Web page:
Sunday, 17 September 2017

Apparently Today is the Most Miserable Day of the Year

I don't know about you, but I had a pretty good day today. It was nice and sunny, I went to an art exhibition at Dulwich Picture Gallery, had lunch out at a nice French cafe and spent the afternoon taking photos for the front cover of a new book I'm working on.

However, it seems I'm unusual. According to research, Sunday September 17th is possibly the most miserable day of the year - worse than any day in January.

Researchers took an in depth look at the mood of people in the UK and discovered that today is the day we hit our post summer low, with 61 percent admitting they feel like “that’s it” for another year. And according to the study – reasons for our malaise include the thought of having to put the heating back on (24 percent) and dreading the stress of getting ready for Christmas (23 percent).

Two in ten resent the traffic getting worse post the school holiday lull - with 26 percent of men admitting it drives them to distraction - while a further 19 percent HATE packing away their summer clothes for another year. A further 16 percent said that having put on weight during the summer has left them feeling depressed, while 14 percent said they were simply “knackered” from looking after the children during the school holidays.

A dispirited four in ten confessed they were simply not ready to say goodbye to the summer.

According to the data - a quarter of all us reckon September is even bleaker than January, with the 17th voted the most bleak day. In fact, 41 percent of those polled claimed mood swings and mild depression is setting in now that we are on the road to winter and women seem to struggle more than men with winter blues the study revealed.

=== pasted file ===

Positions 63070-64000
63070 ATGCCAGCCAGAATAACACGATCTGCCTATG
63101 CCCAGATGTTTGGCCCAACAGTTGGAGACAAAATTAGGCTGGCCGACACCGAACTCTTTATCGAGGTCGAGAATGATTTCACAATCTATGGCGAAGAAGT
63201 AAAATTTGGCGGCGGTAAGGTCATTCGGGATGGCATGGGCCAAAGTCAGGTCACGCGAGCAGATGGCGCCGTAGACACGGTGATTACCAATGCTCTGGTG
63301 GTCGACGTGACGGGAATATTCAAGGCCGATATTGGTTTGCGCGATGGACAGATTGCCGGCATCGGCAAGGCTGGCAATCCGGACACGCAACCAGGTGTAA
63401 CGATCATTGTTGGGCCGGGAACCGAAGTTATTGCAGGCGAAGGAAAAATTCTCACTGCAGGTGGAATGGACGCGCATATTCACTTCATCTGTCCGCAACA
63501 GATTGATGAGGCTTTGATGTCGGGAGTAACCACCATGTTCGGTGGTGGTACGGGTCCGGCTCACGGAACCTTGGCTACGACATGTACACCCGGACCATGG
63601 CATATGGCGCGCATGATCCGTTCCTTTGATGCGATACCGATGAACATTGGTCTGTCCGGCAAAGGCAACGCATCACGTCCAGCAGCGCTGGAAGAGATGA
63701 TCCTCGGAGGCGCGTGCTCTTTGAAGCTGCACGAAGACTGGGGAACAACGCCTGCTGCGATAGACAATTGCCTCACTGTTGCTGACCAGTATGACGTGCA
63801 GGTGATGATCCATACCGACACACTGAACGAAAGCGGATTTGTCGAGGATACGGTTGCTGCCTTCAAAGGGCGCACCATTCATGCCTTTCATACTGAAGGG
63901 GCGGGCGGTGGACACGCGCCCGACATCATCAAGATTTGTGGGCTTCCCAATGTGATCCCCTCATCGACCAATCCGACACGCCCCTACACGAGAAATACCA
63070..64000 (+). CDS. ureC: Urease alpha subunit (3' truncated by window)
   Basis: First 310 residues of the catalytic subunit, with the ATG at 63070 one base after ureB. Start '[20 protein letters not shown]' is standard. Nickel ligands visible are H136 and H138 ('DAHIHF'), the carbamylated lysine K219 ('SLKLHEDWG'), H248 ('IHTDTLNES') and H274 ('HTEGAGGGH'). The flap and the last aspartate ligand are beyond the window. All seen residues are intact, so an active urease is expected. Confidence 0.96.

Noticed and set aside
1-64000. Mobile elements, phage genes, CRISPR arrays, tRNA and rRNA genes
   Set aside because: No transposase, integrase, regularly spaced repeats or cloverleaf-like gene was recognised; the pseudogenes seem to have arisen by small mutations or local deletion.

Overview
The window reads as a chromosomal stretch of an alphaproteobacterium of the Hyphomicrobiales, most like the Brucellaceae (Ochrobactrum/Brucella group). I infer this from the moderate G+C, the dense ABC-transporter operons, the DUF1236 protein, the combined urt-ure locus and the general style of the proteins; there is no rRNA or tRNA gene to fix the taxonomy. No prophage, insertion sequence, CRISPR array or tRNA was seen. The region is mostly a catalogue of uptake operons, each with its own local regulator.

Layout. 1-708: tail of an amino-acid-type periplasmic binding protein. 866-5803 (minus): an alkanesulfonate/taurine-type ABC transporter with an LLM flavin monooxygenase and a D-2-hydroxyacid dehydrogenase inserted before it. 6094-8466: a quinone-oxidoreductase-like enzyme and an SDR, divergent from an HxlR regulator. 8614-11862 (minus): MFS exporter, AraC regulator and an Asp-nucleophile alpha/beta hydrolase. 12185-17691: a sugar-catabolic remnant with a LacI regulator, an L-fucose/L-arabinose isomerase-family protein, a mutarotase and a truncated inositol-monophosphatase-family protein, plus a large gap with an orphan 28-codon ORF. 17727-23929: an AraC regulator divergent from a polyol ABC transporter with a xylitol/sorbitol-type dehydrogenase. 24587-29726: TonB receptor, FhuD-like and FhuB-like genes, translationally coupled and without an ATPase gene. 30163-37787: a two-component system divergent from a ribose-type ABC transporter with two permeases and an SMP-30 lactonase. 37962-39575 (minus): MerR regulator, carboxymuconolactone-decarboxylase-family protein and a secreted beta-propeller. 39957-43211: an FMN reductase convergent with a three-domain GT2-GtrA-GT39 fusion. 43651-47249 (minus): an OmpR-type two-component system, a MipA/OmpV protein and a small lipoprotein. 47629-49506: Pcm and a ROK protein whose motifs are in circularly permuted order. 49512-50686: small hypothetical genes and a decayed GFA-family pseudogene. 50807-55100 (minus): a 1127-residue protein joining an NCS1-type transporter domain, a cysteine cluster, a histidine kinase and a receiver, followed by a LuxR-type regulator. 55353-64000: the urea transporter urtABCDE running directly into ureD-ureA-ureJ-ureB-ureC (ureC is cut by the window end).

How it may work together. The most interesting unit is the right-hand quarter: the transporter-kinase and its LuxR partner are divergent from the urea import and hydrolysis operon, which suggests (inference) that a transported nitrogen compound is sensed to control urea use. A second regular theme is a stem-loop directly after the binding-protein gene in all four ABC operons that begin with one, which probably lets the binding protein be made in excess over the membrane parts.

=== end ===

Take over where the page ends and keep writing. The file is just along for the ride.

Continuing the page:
Almost half of those surveyed confessed they feel sad that they won’t see their friends or socialise as much as they did in the summer.

Dr Jen Tan from A.Vogel, a traditional herbal remedy manufacturer who commissioned the study said: “The onset of winter signals a surge in levels of stress for many people which can lead to sleep problems and anxiety which all impact on our immune system as the winter approaches.

"Winter blues or SAD, as it has become known, means many people now recognise that they struggle with the winter months and autumn is a time to ‘batten down the hatches’ and prepare oneself physically and mentally for the onset of winter.

"This is where traditional herbal medicines such as St John’s Wort and Avena Sativa can help with anxiety and low mood and are a good alternative for many who may need some support during these months.”

However, it’s not all doom and gloom as 64 percent of Brits are looking forward to ditching salads and healthy light lunches for hearty roast dinners. For 39 percent of us, nights at home are our favourite part of winter. According to the poll, despite the loss of daylight and the increased darkness that the winter brings, 23 percent are excited about the clocks going back in October so we get an extra hour in bed.

I personally like autumn and in particular Halloween - or Samhain as us pagans like to call it. No, I'm not feeling miserable at all.

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